Holly Griffith (Stage Manager) has performed with The Rogue Theatre as Pea in Jerusalem, in the ensemble of Purgatorio and as Chloë Coverly in Arcadia. Holly has also served at The Rogue as a box office assistant and as dramaturg for Awake and Sing, Measure for Measure and Mistake of the Goddess. Holly is a Master’s student of English Literature at the University of Arizona where she also teaches Freshman Composition. Holly has worn many hats as a performing artist. She most recently served as the President of Emerson Dance Company in Boston, MA, and choreographed a Student Dance Showcase at The Miami Valley School in Dayton, OH. Holly also directed Marina Carr’s By the Bog of Cats, and co-directed Brian Friel’s Lovers for Rareworks Theatre Company in Boston, MA.

Holly Griffith (Stage Manager)
Peter Bleasby, Master Electrician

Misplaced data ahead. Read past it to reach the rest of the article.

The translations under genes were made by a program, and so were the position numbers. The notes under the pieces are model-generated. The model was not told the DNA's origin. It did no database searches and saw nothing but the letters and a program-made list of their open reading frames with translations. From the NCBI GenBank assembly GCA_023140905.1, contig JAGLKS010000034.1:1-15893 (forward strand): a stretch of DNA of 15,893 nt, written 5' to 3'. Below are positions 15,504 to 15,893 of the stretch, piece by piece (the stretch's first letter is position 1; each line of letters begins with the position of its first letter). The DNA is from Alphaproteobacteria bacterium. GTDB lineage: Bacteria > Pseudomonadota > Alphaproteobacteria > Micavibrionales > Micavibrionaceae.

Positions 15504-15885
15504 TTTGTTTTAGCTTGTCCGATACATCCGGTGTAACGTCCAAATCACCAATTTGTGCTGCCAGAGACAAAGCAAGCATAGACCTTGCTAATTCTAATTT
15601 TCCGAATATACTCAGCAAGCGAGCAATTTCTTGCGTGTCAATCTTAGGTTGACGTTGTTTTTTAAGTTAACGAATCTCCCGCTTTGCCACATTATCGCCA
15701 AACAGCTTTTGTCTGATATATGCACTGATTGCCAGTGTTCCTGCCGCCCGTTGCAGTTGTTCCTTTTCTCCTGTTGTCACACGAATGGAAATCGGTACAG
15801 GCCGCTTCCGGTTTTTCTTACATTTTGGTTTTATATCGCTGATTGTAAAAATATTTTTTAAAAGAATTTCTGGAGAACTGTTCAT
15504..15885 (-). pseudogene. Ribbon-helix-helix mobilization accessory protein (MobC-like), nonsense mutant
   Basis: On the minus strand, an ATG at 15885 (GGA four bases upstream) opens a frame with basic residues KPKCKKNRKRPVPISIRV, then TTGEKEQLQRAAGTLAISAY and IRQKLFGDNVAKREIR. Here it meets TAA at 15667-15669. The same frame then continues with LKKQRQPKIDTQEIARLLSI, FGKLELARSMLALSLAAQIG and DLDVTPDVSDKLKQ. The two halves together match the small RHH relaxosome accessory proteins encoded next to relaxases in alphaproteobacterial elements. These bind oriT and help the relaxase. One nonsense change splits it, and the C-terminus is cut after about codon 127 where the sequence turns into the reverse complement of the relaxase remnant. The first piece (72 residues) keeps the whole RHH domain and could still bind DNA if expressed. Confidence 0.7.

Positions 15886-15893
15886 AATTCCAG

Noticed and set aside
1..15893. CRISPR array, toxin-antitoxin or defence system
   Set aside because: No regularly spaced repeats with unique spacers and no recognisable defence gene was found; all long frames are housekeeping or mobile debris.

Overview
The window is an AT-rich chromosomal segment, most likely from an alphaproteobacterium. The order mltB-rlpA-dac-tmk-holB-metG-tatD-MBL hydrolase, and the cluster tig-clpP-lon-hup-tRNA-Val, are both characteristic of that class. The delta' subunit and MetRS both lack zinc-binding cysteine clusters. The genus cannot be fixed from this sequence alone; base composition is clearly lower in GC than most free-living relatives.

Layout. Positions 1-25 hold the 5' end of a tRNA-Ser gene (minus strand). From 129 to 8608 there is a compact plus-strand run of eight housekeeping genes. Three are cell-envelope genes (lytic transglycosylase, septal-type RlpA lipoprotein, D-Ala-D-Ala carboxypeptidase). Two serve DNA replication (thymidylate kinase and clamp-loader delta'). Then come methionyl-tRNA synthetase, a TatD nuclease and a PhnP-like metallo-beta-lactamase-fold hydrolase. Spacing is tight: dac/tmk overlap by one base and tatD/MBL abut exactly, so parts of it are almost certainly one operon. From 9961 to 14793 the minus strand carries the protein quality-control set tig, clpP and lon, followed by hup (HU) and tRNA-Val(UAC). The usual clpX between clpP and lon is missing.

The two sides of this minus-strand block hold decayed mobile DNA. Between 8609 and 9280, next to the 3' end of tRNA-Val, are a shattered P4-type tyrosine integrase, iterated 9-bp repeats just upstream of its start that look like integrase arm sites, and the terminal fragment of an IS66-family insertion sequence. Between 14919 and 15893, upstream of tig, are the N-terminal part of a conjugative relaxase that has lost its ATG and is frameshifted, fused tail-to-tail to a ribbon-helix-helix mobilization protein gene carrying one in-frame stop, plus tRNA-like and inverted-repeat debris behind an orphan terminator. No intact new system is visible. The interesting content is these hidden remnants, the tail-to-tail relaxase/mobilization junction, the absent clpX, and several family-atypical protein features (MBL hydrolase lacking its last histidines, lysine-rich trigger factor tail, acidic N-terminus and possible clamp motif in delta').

Peter Bleasby (Master Electrician) lit his first show at 13, using near-lethal home-made equipment.  Professionally, he was with BBC-TV for several years, and then was an assistant to UK lighting designer Richard Pilbrow, including the inaugural production at the National Theatre in London (Hamlet, directed by Olivier). He later transferred to the general lighting industry, handling projects ranging from major sports stadia to cathedrals, but maintained his theatre interests by lighting innumerable shows on both sides of the Atlantic.  When the Rogue established itself at The Historic Y in 2009, he volunteered for the initial lighting “hang,” returning in 2013 to work with lighting designer Don Fox and later with Deanna Fitzgerald.  For the 2014-15 season, he planned and supervised the installation of an extensive permanent wiring system that enables the lighting crews to devote more time to the creative process.  In Tucson, he also directs the technical and logistical aspects of Southern Arizona AIDS Foundation fundraisers, including the fashion show Moda Provocateur.